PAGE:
Concerts

How to Survive Colorado Music Festivals

Global Dub Festival at Red Rocks on May 12.
Global Dub Festival at Red Rocks on May 12. Aaron Thackeray

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What NOT to Do:

DON'T TOUCH
This is for you, predatory assholes. Maybe you thought you would take advantage of all the "freedom" and "love" and lowered inhibitions to hook up with a stranger (or acquaintance or friend) — and that's fine, that's great. BUT just because someone — yes, even a female-bodied person! even someone smaller than you! — is wearing fewer clothes than usual does not indicate that this person wants attention from you or anybody else. Clothing (or lack thereof), dancing, crowd-surfing, drinking or using substances, or simply being at a festival — none of this is an invitation for you to cross boundaries or even to approach. Do not touch without express invitation and affirmation. Let's add to that (can't believe we have to reiterate this, but these crimes are rampant in these spaces): Don't harass, threaten, fondle, assault or rape anyone.

Be a good citizen/human
If you see shit going down or simply have a bad feeling about what you've observed, don't hesitate to say something — whether directly to the people involved to let them know you are a witness, or to security. Step in or even simply stand between a person and their harasser. Festivals are places where thousands of people party together, which makes for a lot of vulnerability, so for Based God's sake, watch out for each other.

click to enlarge Global Dance Festival Day 2 at Sports Authority Field at Mile High, on July 22, 2017. - MILES CHRISINGER
Global Dance Festival Day 2 at Sports Authority Field at Mile High, on July 22, 2017.
Miles Chrisinger
Don't be a Wook. Slow and steady wins the festival, my friend. Microdose this marathon.


Be a good neighbor
Remember: While you might only be in that neighborhood or mountain for the festival, people do actually live there. Don't trash the place. For example, the Westword Music Showcase happens in the Golden Triangle, Underground Music Showcase takes place in Denver's Baker neighborhood, and Rocky Mountain Folks Festival goes down in Lyons. So don't piss in someone's front yard. Don't block driveways. On the flip side, come back when there's no festival and patronize businesses that have nothing to do with glow sticks.

What to Do:

Eat!
Sure, buy your $15 ancient grains bowl. But look out for vendors and booths giving away free samples of their products and load up!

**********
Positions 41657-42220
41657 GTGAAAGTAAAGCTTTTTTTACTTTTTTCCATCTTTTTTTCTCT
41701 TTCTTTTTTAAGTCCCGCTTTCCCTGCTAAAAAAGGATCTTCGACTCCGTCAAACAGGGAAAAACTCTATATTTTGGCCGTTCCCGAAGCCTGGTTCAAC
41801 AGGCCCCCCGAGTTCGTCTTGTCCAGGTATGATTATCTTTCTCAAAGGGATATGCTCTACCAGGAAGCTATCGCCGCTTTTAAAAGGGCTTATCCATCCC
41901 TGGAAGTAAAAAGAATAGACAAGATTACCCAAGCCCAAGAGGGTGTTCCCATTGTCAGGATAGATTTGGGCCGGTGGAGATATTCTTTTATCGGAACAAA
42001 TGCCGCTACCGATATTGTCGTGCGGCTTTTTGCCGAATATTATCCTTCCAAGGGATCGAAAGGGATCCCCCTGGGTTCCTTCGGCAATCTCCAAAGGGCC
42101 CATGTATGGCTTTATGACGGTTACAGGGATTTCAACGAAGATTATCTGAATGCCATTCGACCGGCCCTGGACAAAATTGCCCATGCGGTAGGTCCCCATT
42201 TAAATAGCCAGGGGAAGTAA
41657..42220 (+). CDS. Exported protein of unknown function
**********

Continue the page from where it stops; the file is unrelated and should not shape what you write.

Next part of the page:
Wear those earplugs you brought
We swear, you can actually hear the music better. And you'll be able to rock through the ages, friend.


See your favorite artist
Prioritize the big reason you bought the ticket: the MUSIC, man. Make sure you're hydrated, fueled, crewed-up and in position for the artist you most want to see. Even if you're not in the front, making that moment special will indeed make it so.

Summer music festival season is here, and where better to enjoy it than in the Rocky Mountains? - BRANDON MARSHALL
Summer music festival season is here, and where better to enjoy it than in the Rocky Mountains?
Brandon Marshall
Check out artists you haven't seen or have never heard of
That's the magic of a festival setting, after all! Discovery and surprise and mashing artists together who have nothing, really, to do with each other. Even if it's just the musicians on stage immediately before the act you really want to see, pay them some respect and listen — then cheer and applaud.

Explore non-musical elements
More and more, festivals are incorporating non-musical entertainment, whether it's art installations, silent discos, flea markets, workshops, the Yoga Sanctuary at ARISE or even rafting excursions. Take advantage and add dimension to your experience, as well as a much-needed break.

click to enlarge Global Dance Festival Day 2 at Sports Authority Field at Mile High, on July 22, 2017. - MILES CHRISINGER
Global Dance Festival Day 2 at Sports Authority Field at Mile High, on July 22, 2017.
Miles Chrisinger
How to Get the Hell Out of There:

Leave early
Arrange for your ride well in advance and watch the final encore from the back of the crowd (which in itself is a pretty rad view). Or head back to set up your campsite before it gets dark.

Farewell tailgate
Instead of fighting the parking lot traffic deadlock, pop open the pre-packed cooler in your truck. Have a late-night sandwich, chug some water, and recap the festival with your friends. Your ears may still be ringing, but that's just the sound of a good time.

No, it's not
That's tinnitus.
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Katie Moulton is a former Westword music editor. She's written about culture for alt-weeklies since 2009 and has also worked as a venue manager, radio DJ/producer and festival organizer. Her go-to karaoke jams are "Flagpole Sitta," by Harvey Danger, or "Ride Wit Me," by Nelly, which tells you a lot.
Contact: Katie Moulton